Will Do.com become Salesforce’s attempt at a social enterprise Case Management tool ?

I read an article today from Techcrunch in which Salesforce’s new baby, Do.com, is building out it’s capabilities with new features and open APIs.

Do.com is a task management service built on the Manymoon technology that Salesforce.com acquired last year. Manymoon coined the term “social productivity,” for the platform environment.

At it’s most basic level it’s simply a task management platform. But…..it could also be a first attempt at handling unstructured work and building out a ‘social’ case management tool. While I dislike tagging on ‘social’ to anything related to BPM in a social enterprise context you can begin to understand that knowledge workers who perform loosely coupled tasks which don’t follow rigid workflow patterns could turn to this tool to handle such work, and given the ‘social productivity’ angle and leveraging Salesforce’s own social enterprise platform tools it could extend their capabilities in the Cloud from simply CRM to encroach Case Management territory.

A couple of years ago they bought out a small BPM player called Informavores and built out their visual process manager for Force.com. It’s not a giant leap of imagination to make a connection (assuming that Benioff does himself, he doesn’t like BPM much given it’s hazy history as a workflow integration layer) and see where this could lead.

And if that’s the case (no pun intended) could Salesforce beat the BPMS vendors to having a real social enterprise enabled case tool before BPM does ?

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5 responses to “Will Do.com become Salesforce’s attempt at a social enterprise Case Management tool ?

  1. The thing many organizations will like about this general approach is it’s natural affinity towards customer-facing processes and activities. With salesforce’s legacy being in marketing, selling, and customer service, it would make sense that the task management capability of their offering would encompass those areas and the people delivering work in those areas of the organization.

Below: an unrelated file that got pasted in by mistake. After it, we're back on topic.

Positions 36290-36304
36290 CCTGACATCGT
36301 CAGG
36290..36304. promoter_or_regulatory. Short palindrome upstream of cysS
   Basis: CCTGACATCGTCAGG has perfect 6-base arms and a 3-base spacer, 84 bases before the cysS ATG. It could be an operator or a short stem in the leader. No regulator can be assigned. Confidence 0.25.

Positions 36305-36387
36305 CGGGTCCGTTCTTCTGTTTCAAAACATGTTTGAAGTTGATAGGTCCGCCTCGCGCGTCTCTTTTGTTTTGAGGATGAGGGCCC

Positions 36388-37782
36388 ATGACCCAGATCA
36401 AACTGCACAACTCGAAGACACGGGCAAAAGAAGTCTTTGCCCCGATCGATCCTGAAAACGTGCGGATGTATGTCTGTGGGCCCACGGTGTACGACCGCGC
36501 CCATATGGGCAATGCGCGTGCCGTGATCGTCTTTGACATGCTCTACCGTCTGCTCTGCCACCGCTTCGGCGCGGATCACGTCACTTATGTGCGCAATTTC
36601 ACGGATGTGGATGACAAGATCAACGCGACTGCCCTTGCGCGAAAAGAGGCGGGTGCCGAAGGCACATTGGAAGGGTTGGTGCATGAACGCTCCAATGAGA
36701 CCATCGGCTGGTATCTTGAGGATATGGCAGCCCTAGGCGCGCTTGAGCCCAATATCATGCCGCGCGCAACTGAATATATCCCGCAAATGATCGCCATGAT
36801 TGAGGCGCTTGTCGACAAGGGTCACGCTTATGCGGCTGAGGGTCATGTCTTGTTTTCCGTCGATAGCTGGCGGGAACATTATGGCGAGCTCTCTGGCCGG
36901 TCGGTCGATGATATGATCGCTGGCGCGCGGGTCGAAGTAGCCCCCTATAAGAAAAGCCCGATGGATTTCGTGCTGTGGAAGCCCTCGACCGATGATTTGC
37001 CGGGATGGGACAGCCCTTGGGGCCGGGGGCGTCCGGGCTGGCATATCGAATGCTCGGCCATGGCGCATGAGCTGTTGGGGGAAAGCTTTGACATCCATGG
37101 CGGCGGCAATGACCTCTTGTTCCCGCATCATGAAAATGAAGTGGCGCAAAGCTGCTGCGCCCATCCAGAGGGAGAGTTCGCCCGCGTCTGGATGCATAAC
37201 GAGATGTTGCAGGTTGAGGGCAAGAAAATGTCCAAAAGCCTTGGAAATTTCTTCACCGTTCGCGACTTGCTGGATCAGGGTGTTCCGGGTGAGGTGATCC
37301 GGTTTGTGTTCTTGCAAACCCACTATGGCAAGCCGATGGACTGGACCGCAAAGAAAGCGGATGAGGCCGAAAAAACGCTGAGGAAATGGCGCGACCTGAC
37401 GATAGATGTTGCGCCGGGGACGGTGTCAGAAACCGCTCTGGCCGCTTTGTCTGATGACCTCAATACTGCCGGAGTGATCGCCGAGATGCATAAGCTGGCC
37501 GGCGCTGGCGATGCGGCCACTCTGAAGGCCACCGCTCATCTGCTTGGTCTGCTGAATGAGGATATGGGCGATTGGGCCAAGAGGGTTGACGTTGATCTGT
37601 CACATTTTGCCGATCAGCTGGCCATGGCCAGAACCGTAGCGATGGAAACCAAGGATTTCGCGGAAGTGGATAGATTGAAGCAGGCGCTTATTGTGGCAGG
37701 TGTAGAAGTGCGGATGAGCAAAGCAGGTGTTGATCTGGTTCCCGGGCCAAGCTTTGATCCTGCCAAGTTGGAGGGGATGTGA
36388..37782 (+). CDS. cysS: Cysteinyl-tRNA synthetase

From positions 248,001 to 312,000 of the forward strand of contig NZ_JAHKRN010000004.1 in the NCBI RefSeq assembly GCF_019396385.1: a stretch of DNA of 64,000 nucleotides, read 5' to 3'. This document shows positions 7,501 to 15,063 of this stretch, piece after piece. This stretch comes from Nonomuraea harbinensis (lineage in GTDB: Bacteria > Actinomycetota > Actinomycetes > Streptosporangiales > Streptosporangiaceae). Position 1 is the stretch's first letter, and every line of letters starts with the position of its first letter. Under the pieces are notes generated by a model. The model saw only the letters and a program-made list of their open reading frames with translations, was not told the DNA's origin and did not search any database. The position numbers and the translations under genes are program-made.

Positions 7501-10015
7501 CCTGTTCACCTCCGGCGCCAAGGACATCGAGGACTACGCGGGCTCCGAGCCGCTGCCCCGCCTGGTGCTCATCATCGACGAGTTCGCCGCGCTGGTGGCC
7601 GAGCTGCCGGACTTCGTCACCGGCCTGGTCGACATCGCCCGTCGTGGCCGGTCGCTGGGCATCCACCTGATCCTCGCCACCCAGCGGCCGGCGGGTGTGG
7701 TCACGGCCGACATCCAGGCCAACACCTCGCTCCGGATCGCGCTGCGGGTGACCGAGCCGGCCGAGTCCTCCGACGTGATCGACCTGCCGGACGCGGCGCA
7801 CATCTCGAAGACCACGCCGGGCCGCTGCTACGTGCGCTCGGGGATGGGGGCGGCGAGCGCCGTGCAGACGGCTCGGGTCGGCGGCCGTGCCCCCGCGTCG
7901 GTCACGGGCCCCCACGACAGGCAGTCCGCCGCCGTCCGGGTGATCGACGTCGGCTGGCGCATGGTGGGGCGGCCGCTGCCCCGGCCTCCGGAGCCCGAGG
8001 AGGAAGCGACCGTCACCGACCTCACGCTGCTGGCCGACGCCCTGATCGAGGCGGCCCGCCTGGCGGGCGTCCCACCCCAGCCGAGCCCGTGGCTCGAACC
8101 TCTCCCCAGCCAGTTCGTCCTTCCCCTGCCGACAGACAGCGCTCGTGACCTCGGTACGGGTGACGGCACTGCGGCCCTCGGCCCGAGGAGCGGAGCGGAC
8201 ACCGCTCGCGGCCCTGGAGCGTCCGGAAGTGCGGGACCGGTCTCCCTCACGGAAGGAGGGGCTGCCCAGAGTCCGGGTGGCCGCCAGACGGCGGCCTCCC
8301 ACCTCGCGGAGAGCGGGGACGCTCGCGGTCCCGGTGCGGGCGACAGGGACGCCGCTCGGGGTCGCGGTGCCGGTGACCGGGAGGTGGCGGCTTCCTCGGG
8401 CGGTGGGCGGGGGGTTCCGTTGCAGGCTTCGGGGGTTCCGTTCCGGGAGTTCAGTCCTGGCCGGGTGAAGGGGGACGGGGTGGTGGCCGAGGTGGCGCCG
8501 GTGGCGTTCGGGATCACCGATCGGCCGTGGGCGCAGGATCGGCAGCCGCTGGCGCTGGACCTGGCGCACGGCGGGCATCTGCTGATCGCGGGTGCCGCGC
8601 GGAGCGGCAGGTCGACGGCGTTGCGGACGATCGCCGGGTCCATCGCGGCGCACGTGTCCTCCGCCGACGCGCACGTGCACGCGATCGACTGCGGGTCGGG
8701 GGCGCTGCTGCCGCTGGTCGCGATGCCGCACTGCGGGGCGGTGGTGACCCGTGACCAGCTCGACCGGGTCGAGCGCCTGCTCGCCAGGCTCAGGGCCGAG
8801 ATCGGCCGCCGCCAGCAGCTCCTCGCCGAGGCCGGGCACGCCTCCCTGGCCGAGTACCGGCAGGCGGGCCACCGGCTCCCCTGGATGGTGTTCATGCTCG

I, at least, tend to see a lot more BPM case studies focused on what I’ll call internally-focused. Finance, manufacturing, procurement, HR, etc. I think most small-to-mid-sized organizations that gravitate toward the services like salesforce (Do.com) could benefit greatly from more standardization, task management, case management (or whatever moniker you put on it).

  2. I am a certified SF administrator and have also been the admin for a few other CRM’s like Dynamics and SOHO. I am also in sales and have yet to see the kind of CRM that a sales team buys into completely. This is mainly as they are data driven, structured, and even the reports are just poor charts. An Unstructured CRM would be a delight. I thought Yammer could get there, but alas……..

    Chatter is OK but its again a reporting system based on alerts rather than communication. Odd as it may be for me to say, but a task based social media platform sounds like a nice GUI on an MS Project system.

    It may work, but I still feel that there is another great invention out there waiting to happen in this space – something that treats a sales team as a team, and not a bunch of individuals chasing a personal revenue target

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